How the US Diaspora Can Help Karabakh Become Landmine Free by 2020

Vladimir Ghulyan and his daughter Zana. They live in the “house” shown to the right and they also live next to Govshatly minefield
Gala Danilova

Gala Danilova

BY GALA DANILOVA

The arrival of Arayik Harutyunyan in California this Thanksgiving is an opportunity for the people of Nagorno Karabakh to thank Armenian Americans for all the support you have shown us in recent years.

Those of you with relatives in Karabakh know how hard life has been since the war of 1992 – 1994. My family and I were forced to flee Baku in 1988 and spent five years camped out in a cramped refugee shelter in Stepanakert. We were among the lucky ones – my aunt escaped alive after she was trapped under a heavily bombed five-story building – but pain and death were part of our daily existence.

My people have lived with the legacy of the conflict long after the ceasefire. We are hugely dependent on agriculture, but the deadly presence of anti-personnel and anti-tank mines has driven many rural communities into deep poverty and caused terrible accidents. Indeed, we have one of the highest per capita rates of mine-caused injury or death in the world.

The US government recognized this and has dedicated funds to the organization I work for, the HALO Trust, since 2000. HALO’s mission is to get mines out of the ground and clear up the debris of war for good. Thanks in large part to the US Government we have now cleared 426 minefields in Karabakh and I am proud to be one of 140 Karabakhi Armenian men and women employed to do this. However, we are limited in the way that we can use our government funds: we cannot use them outside the Soviet boundary of Karabakh and the vast majority of minefields that remain are outside this territory. HALO refers to these as the “green areas.”

Vladimir Ghulyan and his daughter Zana. They live in the “house” shown to the right and they also live next to Govshatly minefield

Vladimir Ghulyan and his daughter Zana. They live in the “house” shown to the right and they also live next to Govshatly minefield

An anonymous private donor has recently transformed our capacity to work in the green areas with a pledge to match fund a project to clear the whole of Karabakh. This visionary donor wishes to help us clear all 526 acres of contaminated land in the green areas by 2020. It’s a tremendously exciting prospect for us, but we need to find a matching $4 million to get the job done.

That means that we first need people to understand the impact that landmines have on the lives of the people of Karabakh and, importantly, the transformative effect that mine clearance has on livelihoods and long term economic stability.

Working with HALO has taught me that mine clearance is a fundamental first step in recovering from war. Just two decades ago, our countryside was blighted with ruined farmhouses, overgrown fields and abandoned vineyards. Forests were impenetrable as footpaths disappeared under thick foliage. Today, thanks to mine clearance, our hills are quilted with crops and vineyards. New housing has replenished abandoned shacks, remote communities can be reached by roads, and villages have clean drinking water.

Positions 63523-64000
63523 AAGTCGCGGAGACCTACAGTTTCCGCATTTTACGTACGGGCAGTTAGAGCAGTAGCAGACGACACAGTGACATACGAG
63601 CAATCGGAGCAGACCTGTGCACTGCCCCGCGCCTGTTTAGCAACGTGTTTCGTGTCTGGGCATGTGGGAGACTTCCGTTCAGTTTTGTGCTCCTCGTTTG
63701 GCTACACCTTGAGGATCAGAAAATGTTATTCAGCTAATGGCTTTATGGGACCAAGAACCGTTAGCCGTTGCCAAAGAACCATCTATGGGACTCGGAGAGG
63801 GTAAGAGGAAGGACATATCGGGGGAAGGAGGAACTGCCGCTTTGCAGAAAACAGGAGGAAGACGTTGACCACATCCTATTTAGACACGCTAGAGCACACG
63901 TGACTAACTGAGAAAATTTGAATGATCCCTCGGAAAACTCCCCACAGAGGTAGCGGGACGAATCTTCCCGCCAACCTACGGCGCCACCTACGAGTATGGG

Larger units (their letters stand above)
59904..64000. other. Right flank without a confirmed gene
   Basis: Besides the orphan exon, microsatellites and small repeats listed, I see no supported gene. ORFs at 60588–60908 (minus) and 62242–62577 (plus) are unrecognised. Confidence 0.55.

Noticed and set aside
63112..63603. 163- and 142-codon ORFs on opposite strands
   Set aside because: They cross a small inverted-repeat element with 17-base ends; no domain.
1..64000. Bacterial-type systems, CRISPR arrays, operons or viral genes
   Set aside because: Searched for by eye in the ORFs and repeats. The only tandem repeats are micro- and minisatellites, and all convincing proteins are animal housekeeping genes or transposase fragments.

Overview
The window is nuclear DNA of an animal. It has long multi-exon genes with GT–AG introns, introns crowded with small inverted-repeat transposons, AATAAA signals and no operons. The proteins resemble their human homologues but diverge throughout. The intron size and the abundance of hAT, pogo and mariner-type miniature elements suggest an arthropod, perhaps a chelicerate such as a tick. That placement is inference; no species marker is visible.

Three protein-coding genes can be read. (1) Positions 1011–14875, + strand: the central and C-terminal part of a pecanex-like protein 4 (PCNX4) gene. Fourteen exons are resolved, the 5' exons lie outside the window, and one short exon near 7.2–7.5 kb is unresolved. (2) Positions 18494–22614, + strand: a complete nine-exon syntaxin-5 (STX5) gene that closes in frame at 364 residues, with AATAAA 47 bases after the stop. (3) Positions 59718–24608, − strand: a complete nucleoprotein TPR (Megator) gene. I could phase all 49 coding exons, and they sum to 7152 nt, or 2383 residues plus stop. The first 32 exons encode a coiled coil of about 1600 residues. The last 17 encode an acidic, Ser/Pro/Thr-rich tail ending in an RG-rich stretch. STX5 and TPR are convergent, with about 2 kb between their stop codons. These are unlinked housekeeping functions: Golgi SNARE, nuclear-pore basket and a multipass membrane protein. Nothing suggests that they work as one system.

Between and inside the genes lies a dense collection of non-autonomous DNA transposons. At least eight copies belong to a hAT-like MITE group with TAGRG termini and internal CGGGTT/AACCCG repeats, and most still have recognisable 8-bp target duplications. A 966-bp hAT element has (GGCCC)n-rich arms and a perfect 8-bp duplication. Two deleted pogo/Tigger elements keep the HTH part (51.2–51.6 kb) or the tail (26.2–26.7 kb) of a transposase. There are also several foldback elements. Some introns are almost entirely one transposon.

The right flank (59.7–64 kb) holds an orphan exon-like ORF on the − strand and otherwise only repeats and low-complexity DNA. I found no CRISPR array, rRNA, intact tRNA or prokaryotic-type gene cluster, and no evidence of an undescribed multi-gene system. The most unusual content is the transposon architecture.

But in order to finally close this forgotten chapter of Karabakh’s painful history, we need to clear the remaining minefields and declare ourselves free of the impact of mines forever.

The Piryan family in front of their house (which they share with another family). The family lives close to Govshatly minefield.

The Piryan family in front of their house (which they share with another family). The family lives close to Govshatly minefield.

Our challenge is to make Karabakh mine free by 2020. The green areas are home to the very poorest people in Karabakh, who continue to risk their lives in everyday activities such as farming, woodcutting, foraging and hunting. For many of these people, the land is key to their existence: wood is still the main fuel for heating and cooking; farming and gardening the principal sources of food. Yet the very land they depend on for survival continues to endanger their lives.

Take the 40-acre minefield near Govshatly, which, due to its position on the border of the green area, HALO does not currently have the funds to clear. The nearby village is home to twenty families who occupy a cluster of severely dilapidated buildings and are forced to graze their livestock on the minefield. The farmers do their best to steer their cattle from wandering into the mined area, but admit they live in perpetual fear, particularly when young children are playing. Clearing the minefield would allow the landowners to cultivate wheat and families to relieve their poverty by growing fruit gardens and pomegranate trees. But until clearance has been completed, fertile land will lie fallow and life will remain arduous and fraught with danger.

I have experienced the warmth of the Armenian diaspora in America, and know that many will want to help end the suffering caused by landmines and unexploded ordnance. The generosity of HALO’s anonymous donor is incredible. It puts ‘mine free’ Karabakh within our reach but we need your help if we are to secure safe, prosperous livelihoods for future generations. As I look forward to the birth of my first child, I also look forward to the regeneration of Karabakh, in which the deadly legacy of its terrible war is gone for good. I hope you will join me and the HALO Trust this Thanksgiving in helping us achieve this vision.

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